How To Negotiate With Creditors?

If cutting your spending, earning more money, and sticking to a strict budget (see more budgeting tips) are not enough to solve your financial problems, it’s time to bite the bullet and contact your creditors. Find out if they are willing to negotiate new, more favorable payment plans so you can catch up on your arrears and continue to pay off your debts. 

You may be reluctant to negotiate, but easing your debts can mean no more futile attempts to pay off your debts, no more threatening letters and calls from pesky collection agencies, and less damage to your credit score

We can not guarantee that 100 percent of your creditors will be willing to sit down at the negotiating table with you. But if you contact them early enough – as soon as you realize it’s getting difficult to pay your debts, or as soon as you fall behind on your payments – we are betting most will be willing to work with you. 

They may not give you everything you ask for, but even a few concessions from your creditors can make a big difference in your financial situation and ultimately save you from the bankruptcy court. In this article, you’ll learn how to prepare before you contact any of your creditors, and we will let you know how to contact them and who to talk to. 

We also explain what you should and should not say during your negotiations. In addition, we point out the importance of putting the details of any agreement you reach with a creditor in writing.

Getting Ready to Negotiate

Upfront planning and organizing are essential to the success of any negotiation, whether you’re trying to negotiate world peace or convince one of your creditors to let you pay less each month or have a lower interest rate. Your upfront planning and organizing should include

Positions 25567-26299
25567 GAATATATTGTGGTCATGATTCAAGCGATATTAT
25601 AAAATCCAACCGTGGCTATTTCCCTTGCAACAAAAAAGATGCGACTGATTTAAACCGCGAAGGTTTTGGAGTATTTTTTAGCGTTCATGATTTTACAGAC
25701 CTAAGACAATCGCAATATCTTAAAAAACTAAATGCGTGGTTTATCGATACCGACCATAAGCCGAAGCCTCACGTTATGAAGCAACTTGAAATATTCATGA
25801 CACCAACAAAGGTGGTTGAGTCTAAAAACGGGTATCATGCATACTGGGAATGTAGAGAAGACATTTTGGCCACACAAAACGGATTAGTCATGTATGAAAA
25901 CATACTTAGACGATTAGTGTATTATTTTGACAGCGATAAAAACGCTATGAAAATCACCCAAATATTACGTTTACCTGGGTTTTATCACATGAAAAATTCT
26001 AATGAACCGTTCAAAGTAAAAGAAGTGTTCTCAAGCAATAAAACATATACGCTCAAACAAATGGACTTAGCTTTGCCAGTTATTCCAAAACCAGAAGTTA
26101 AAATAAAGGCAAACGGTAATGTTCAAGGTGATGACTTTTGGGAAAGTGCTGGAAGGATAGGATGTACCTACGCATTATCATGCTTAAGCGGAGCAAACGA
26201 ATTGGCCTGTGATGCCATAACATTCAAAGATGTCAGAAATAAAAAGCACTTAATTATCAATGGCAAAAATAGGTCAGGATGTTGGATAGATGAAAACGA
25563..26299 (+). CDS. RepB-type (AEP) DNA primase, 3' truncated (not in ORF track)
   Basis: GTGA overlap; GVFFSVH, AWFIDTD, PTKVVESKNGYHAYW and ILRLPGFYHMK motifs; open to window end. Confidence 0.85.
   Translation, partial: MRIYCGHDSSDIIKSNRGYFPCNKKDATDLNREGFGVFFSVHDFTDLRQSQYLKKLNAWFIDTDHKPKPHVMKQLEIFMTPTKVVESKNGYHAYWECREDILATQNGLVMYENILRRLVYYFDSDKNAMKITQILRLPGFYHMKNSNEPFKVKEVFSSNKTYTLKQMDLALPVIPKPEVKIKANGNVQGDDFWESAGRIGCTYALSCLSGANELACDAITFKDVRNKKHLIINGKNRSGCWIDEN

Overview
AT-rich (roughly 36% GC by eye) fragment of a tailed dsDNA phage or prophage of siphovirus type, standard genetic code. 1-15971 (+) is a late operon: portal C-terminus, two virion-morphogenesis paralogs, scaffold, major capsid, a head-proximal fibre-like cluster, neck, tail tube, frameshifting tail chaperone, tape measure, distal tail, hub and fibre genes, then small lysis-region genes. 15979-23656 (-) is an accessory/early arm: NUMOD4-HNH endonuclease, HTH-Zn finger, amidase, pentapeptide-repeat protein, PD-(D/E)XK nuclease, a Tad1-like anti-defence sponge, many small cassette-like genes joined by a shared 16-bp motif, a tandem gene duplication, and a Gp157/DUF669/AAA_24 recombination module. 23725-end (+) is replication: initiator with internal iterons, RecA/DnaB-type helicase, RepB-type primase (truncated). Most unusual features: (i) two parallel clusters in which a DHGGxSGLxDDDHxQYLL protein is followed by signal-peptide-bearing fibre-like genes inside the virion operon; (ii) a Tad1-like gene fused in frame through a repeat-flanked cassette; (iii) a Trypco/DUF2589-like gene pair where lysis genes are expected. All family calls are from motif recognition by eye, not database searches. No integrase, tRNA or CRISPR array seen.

• Create a detailed list of your debts. 
  • Decide which debts to negotiate first and what you want to ask from each of your creditors. 
  • Review your budget (or create one if you don’t have one yet — see our guide to creating a budget)
  • Pull together your financial information.

In this section, we walk you through each of these steps. If you don’t do the necessary planning and organizing, you won’t have any idea what you really need from each creditor and what you can offer in return. 

You’ll be shooting in the dark, and the results could be disastrous for your finances. If you don’t feel comfortable doing your own negotiating, you may want to ask your attorney or CPA to handle it for you, if you have a long-established relationship with that person. 

Assuming you have that kind of relationship, the CPA or attorney may agree to help you out for very little money. Another option is to get negotiating help from a nonprofit credit counseling agency in your area (see later in this chapter). You can also ask a friend or relative for help, especially if you know someone who is good at making deals.